The Big Pinch: Oil Prices, Fuel, and International Shipping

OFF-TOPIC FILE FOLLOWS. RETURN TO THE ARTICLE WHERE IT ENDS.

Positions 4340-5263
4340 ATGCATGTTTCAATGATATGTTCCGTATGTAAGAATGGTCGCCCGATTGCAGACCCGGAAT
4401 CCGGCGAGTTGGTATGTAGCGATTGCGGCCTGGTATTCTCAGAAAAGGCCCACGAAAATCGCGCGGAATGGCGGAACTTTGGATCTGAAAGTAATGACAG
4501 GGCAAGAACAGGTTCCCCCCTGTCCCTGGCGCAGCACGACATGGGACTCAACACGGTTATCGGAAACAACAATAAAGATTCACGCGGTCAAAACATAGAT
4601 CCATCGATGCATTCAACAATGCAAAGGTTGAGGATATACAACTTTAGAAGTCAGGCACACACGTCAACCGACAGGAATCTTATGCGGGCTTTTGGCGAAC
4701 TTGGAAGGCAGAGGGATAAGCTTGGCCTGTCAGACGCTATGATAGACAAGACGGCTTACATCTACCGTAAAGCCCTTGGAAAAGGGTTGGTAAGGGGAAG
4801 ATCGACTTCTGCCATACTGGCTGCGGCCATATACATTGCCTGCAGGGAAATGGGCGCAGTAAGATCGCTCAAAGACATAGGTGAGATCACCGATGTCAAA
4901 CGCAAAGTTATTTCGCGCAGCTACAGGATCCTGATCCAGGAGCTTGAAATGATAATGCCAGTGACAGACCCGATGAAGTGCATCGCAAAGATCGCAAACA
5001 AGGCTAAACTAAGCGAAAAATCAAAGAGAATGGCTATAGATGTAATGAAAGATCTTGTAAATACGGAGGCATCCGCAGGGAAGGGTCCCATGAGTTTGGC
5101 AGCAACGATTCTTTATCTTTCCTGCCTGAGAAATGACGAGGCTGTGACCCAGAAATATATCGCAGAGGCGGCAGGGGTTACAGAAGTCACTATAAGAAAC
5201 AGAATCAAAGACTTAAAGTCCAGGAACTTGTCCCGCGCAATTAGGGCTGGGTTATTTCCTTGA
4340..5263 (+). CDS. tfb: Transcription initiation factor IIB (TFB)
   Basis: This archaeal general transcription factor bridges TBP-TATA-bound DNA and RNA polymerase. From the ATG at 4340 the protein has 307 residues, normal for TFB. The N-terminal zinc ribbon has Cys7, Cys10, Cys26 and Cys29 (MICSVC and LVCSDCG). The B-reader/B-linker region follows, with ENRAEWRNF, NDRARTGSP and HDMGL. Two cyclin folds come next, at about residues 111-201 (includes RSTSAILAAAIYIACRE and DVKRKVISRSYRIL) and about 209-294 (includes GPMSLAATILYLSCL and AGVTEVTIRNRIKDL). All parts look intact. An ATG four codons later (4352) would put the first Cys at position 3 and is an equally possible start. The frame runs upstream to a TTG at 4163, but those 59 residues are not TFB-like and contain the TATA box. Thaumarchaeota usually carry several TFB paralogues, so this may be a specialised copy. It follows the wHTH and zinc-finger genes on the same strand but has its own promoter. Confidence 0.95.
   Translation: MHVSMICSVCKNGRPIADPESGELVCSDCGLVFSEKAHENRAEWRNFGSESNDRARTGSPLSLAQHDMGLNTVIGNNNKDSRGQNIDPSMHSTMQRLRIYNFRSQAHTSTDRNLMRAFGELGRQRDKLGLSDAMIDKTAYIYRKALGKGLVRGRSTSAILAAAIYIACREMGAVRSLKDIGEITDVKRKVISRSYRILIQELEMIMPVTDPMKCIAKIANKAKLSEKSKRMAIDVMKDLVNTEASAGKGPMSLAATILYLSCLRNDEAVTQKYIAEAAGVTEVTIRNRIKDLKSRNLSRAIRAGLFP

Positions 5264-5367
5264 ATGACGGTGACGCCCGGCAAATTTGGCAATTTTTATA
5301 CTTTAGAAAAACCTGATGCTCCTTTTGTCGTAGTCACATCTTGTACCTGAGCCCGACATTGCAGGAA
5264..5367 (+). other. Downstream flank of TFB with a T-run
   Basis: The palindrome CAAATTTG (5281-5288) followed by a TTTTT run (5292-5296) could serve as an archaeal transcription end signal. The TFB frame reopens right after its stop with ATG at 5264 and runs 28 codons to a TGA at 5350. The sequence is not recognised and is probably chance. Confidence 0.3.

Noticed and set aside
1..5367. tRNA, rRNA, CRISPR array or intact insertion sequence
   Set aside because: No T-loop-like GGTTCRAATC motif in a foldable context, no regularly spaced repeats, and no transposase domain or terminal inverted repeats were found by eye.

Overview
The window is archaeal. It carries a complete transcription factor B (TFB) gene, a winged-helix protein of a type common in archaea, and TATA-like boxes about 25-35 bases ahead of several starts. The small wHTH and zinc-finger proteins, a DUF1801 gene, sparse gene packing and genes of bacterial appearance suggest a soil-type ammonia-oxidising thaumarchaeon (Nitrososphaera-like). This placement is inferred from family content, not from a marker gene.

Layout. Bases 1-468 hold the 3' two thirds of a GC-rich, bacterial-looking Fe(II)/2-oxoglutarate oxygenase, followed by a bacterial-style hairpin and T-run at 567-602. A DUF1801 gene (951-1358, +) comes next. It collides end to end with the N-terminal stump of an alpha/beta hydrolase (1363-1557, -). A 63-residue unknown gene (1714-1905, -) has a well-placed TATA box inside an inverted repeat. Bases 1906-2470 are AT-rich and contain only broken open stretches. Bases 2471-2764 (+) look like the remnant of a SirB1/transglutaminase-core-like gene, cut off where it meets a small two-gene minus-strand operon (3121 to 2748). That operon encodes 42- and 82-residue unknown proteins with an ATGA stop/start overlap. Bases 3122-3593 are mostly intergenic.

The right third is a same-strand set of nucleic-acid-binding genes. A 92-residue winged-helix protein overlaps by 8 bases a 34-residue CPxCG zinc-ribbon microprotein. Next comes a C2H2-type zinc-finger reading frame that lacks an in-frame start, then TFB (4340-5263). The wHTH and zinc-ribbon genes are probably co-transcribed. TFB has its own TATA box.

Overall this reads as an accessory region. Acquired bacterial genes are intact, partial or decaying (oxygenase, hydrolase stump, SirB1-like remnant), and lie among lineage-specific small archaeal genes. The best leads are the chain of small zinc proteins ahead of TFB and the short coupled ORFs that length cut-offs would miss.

Oil has been the fuel of choice for powering ships for over a century now, supplanting coal as a source for running steam boilers just as diesel engines have largely replaced steam engines. The grade used is commonly called bunker fuel and can quite literally be termed bottom of the barrel, since it is the densest form of liquid found in petroleum and tends to sink to the lowest levels during the refining process known as cracking. The term bunker refers to the containers used to store the oil aboard ships. Increasing fuel costs have led to greater attention being given to fuel management systems and advances in technology have permitted greater oversight to be possible. Bunkers are now equipped with sensors that continually monitor fuel use and allow the crew to make decisions on engine speed and course corrections that will impact fuel usage rates. These instruments also allow authorities to closely monitor any spillage that might occur. The system has greatly reduced loss and pollution that used to result from overfilling tanks and has also cut down on pilferage. Ship exhausts constitute a significant source of global totals for emission of both nitrogen oxides and sulfur oxides, two…
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